I took my first ever hot yoga class the other day.
To be honest, I have not cared for yoga when I have tried it in the past. Ok, I’ve actually hated it. It was hard for me because I am not particularly twisty or bendy. Not to mention looking nothing at all like the tall, graceful women that yoga pants seem to have been invented for. Oh, and add in the fact that I could not walk for the next two days because I was so sore. All of these things combined kept me far away from a Down Dog for several years.
So, I was surprised when there was something that kept pulling me toward the studio. And these days I (mostly) listen to those gentle invitations from some wise place deep inside my being. And so it came to be that on a cold, rainy Sunday I found myself wedged into the corner of a steamy room on my rented yoga mat surrounded by about 25 other aspiring yogis.
The teacher said two things during the hour that I tucked away because they seemed so on point for where I am in my life. Granted, I was trying not to face plant while one arm wrapped itself around the other and my right leg was (attempting to) snake itself around my left… nonetheless, I think I got the gist enough share it with you.
1). Make a gesture toward the pose.
Of course, I could not do all the poses ( or any of them, actually) to their fullest. The teacher just gently reminded me that all I had to do was simply make a gesture toward the pose. I could extend my arm just a smidge more in the direction of the full posture. I could lean my head back or pull my ankles down to the ground a fraction longer as a way to honor that I was endeavoring to be more complete in my movement.
Such it is with everything in life We don’t have to know how to do something before we head in the direction of it. Honestly, how many times have you stopped yourself from even trying because you did not know what to do, or how to do it, or what it would look like? Gesturing toward the pose says none of that matters; we do what we can with what we have from where we are. And we trust that the end result will be there as long as we allow our energy and intention to flow near that which we desire.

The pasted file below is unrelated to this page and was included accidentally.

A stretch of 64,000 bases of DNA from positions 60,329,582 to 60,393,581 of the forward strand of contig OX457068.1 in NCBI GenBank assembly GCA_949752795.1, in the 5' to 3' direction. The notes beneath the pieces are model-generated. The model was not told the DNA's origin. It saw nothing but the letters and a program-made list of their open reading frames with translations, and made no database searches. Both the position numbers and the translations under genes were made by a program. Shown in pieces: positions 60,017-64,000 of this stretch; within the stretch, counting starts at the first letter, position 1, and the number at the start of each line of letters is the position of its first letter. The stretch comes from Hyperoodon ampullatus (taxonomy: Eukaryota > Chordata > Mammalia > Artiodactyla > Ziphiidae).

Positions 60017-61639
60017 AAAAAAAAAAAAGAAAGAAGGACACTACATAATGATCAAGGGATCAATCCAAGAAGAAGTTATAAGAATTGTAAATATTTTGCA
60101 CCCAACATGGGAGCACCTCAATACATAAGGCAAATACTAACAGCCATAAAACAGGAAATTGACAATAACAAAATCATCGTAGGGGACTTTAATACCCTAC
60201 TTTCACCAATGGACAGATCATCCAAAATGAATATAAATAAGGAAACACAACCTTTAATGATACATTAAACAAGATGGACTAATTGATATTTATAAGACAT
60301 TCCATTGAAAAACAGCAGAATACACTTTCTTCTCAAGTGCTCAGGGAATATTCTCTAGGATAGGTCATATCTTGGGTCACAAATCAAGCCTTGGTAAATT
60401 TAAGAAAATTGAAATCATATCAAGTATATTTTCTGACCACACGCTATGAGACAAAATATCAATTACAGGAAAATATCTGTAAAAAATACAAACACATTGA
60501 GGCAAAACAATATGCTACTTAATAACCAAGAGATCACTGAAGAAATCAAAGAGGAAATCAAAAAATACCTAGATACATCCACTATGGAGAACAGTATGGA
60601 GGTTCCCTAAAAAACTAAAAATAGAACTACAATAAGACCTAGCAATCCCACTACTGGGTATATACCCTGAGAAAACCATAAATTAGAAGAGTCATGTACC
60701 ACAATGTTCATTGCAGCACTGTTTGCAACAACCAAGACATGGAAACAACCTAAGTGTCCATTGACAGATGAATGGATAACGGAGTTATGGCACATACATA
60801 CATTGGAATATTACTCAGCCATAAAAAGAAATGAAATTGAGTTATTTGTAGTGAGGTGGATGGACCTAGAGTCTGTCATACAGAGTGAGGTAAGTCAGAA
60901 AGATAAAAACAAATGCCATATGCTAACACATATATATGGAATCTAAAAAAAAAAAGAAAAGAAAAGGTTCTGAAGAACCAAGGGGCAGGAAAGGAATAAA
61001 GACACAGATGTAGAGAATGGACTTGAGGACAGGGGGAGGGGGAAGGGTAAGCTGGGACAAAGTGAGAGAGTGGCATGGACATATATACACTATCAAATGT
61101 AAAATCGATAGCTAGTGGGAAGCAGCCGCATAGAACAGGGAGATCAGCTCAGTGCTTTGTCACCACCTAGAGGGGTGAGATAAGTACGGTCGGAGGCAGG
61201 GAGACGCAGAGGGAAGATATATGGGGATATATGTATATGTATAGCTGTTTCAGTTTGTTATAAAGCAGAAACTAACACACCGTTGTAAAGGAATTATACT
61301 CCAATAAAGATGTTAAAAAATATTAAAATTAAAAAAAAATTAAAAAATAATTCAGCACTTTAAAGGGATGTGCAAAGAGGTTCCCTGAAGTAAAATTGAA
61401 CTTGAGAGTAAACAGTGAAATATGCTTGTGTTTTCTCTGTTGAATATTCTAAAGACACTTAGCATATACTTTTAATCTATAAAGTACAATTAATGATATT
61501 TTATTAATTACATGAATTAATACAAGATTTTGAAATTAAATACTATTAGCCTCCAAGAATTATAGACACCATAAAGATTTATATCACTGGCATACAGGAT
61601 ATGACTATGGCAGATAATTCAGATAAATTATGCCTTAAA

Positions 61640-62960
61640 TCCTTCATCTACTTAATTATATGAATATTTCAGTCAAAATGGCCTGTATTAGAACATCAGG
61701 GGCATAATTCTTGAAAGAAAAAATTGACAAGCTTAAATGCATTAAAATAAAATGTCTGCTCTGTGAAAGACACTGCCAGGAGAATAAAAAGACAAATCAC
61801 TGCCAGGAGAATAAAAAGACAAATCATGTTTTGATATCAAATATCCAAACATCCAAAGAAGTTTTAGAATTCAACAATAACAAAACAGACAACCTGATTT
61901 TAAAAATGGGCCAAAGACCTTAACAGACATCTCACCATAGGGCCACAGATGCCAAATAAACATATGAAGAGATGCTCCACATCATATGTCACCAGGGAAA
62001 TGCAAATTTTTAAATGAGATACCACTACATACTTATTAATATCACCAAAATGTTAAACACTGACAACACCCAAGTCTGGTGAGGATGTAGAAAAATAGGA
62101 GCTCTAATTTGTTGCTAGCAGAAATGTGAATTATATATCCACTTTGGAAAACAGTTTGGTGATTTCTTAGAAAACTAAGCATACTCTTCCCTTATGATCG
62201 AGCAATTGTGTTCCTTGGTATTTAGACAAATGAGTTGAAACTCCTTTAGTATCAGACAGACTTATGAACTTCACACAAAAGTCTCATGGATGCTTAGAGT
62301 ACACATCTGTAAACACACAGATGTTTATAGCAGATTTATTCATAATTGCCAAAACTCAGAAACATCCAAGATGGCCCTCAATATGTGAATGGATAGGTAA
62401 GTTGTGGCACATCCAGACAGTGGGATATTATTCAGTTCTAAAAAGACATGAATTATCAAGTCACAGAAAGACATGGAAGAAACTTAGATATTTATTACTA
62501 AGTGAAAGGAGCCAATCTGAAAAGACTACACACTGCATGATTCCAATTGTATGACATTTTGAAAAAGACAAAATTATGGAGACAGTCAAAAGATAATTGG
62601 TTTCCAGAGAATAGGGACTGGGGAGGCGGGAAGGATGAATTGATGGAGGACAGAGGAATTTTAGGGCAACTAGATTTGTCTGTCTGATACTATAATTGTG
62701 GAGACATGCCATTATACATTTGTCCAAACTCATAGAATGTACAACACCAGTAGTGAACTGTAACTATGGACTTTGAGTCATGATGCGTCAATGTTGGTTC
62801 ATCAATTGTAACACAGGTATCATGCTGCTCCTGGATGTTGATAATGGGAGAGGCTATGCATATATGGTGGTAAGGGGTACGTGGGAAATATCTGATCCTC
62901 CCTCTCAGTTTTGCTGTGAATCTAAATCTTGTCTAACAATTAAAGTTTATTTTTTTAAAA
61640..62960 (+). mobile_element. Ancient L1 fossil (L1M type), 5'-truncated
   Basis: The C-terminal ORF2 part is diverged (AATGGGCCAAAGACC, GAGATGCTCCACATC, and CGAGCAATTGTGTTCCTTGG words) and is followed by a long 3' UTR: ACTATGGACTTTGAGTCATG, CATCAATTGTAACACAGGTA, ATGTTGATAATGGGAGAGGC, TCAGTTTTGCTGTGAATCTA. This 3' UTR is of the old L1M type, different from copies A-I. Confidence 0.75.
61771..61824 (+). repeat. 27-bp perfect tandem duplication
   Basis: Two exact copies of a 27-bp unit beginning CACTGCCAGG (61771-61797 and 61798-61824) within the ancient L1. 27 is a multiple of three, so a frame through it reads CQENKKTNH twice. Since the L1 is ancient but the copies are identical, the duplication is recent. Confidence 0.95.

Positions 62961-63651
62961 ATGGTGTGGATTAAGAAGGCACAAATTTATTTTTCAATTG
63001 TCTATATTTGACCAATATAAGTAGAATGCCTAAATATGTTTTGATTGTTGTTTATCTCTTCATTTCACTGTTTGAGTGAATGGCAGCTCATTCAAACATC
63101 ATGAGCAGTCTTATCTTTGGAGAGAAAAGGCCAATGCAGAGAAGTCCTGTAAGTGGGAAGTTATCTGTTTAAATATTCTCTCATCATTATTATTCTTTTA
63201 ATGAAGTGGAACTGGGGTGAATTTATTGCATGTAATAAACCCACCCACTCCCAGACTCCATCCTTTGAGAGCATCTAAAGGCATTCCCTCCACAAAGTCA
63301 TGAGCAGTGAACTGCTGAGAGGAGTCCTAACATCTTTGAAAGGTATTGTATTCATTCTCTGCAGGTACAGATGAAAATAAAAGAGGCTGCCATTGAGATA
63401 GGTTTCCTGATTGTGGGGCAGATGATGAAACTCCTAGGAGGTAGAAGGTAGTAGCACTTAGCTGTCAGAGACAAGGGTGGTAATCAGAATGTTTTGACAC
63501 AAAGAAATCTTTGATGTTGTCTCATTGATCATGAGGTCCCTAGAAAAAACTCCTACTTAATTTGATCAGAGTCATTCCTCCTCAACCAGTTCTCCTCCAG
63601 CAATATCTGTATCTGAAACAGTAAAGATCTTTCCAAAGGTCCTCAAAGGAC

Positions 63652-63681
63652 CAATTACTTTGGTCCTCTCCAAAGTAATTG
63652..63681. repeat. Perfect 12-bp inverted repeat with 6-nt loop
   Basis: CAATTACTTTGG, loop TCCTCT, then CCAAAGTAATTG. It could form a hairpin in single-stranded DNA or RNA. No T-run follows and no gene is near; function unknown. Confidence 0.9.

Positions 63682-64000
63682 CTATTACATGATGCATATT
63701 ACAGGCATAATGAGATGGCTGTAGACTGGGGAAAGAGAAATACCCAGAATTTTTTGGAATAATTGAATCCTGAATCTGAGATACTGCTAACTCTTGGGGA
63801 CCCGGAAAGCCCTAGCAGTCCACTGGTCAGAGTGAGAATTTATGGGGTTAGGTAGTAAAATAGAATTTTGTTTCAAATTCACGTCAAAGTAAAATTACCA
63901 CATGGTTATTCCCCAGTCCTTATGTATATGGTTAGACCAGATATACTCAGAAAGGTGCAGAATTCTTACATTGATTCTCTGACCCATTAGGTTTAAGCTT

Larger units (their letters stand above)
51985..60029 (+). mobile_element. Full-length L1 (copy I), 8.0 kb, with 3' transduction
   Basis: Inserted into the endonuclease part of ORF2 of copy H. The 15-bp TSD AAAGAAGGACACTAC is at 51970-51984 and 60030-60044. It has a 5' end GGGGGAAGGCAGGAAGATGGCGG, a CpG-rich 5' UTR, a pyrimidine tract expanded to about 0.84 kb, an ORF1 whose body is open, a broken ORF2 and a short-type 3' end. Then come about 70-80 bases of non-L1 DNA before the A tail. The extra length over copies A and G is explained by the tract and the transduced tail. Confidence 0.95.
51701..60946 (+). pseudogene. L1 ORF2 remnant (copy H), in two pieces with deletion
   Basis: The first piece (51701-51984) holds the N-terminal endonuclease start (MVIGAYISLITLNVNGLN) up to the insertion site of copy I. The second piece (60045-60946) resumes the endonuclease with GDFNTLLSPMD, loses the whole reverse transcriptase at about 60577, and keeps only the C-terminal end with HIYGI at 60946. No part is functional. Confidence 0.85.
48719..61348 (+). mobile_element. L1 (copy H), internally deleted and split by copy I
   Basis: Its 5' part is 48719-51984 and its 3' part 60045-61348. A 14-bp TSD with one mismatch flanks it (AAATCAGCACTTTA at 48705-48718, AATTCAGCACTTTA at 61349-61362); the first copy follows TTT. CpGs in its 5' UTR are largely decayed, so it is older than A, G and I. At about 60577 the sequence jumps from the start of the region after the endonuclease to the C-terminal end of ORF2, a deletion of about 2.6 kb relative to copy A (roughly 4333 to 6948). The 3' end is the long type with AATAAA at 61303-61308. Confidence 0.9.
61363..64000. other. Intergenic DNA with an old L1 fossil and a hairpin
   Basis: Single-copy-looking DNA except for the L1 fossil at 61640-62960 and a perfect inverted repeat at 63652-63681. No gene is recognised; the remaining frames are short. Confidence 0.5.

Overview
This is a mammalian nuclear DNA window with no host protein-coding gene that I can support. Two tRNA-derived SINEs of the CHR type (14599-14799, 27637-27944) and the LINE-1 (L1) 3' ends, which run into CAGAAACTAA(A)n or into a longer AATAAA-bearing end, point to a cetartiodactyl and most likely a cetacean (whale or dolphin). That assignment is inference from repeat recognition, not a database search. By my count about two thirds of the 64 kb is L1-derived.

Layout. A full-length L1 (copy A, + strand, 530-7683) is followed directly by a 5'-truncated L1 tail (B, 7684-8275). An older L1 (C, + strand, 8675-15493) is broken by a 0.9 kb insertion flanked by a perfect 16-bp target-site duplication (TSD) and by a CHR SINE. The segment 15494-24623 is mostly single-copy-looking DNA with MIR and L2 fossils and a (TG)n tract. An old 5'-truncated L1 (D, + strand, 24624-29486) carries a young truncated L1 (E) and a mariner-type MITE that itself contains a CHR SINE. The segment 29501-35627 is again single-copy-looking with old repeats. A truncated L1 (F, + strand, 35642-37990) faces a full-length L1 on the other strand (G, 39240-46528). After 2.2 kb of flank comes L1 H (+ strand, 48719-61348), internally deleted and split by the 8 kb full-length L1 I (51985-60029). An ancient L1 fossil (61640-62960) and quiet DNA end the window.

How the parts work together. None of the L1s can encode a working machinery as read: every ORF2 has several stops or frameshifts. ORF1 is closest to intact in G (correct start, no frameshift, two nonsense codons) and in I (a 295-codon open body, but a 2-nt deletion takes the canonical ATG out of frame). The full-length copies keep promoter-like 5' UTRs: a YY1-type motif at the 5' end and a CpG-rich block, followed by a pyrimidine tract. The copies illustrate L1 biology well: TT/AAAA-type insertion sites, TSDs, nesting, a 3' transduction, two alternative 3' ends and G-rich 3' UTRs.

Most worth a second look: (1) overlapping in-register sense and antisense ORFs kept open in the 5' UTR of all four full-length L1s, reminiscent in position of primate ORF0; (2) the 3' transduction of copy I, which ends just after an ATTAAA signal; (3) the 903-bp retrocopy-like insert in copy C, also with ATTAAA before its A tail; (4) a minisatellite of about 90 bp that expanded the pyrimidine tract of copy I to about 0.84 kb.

2) What would feel good now?
Every few minutes, she would ask ” What would feel good to you now?” For me, maybe it was arching my back or breathing with more awareness. Sometimes, it was totally coming out of the pose and pausing before I went back into it. Other times, what felt good was to feel my muscles shake and tremble as they got used to a new way of engaging.
Regardless, this an amazing, powerful question. It gives us permission to actually check in with ourselves and take a break from our habitual ways of relating to ourselves, others and the world. It brings consciousness into the equation where so often we are numb and mechanical in our responses.
This inquiry also invites us to explore the relationships we have with ourselves and the moments that make up our lives. It invites us to be flexible and fluid and to change our minds anytime we want. What felt good to us 5 minutes ago may not feel good now. Or it may still. And in each moment that arises anew, we can shift, change, flex, flow, or not. What we actually do is less important than asking. The asking is what allows us to start creating true intimacy with ourselves. We get to know our inner being in a much deeper way because we don’t assume we know the answer. We allow our soul’s participation and input. We hear what our body has to say about it. We offer out heart a chance to speak. We start meeting ourselves with our own vastness and complexity.
And then, if we want, we can make a gesture toward the information we have received.
It’s doubtful that I will grace the cover of a yoga magazine anytime soon. But I will go back to that class as a way to know myself more completely. I am so worthy of my own attention and devotion, in whatever way that looks for me in that moment.
And so are you.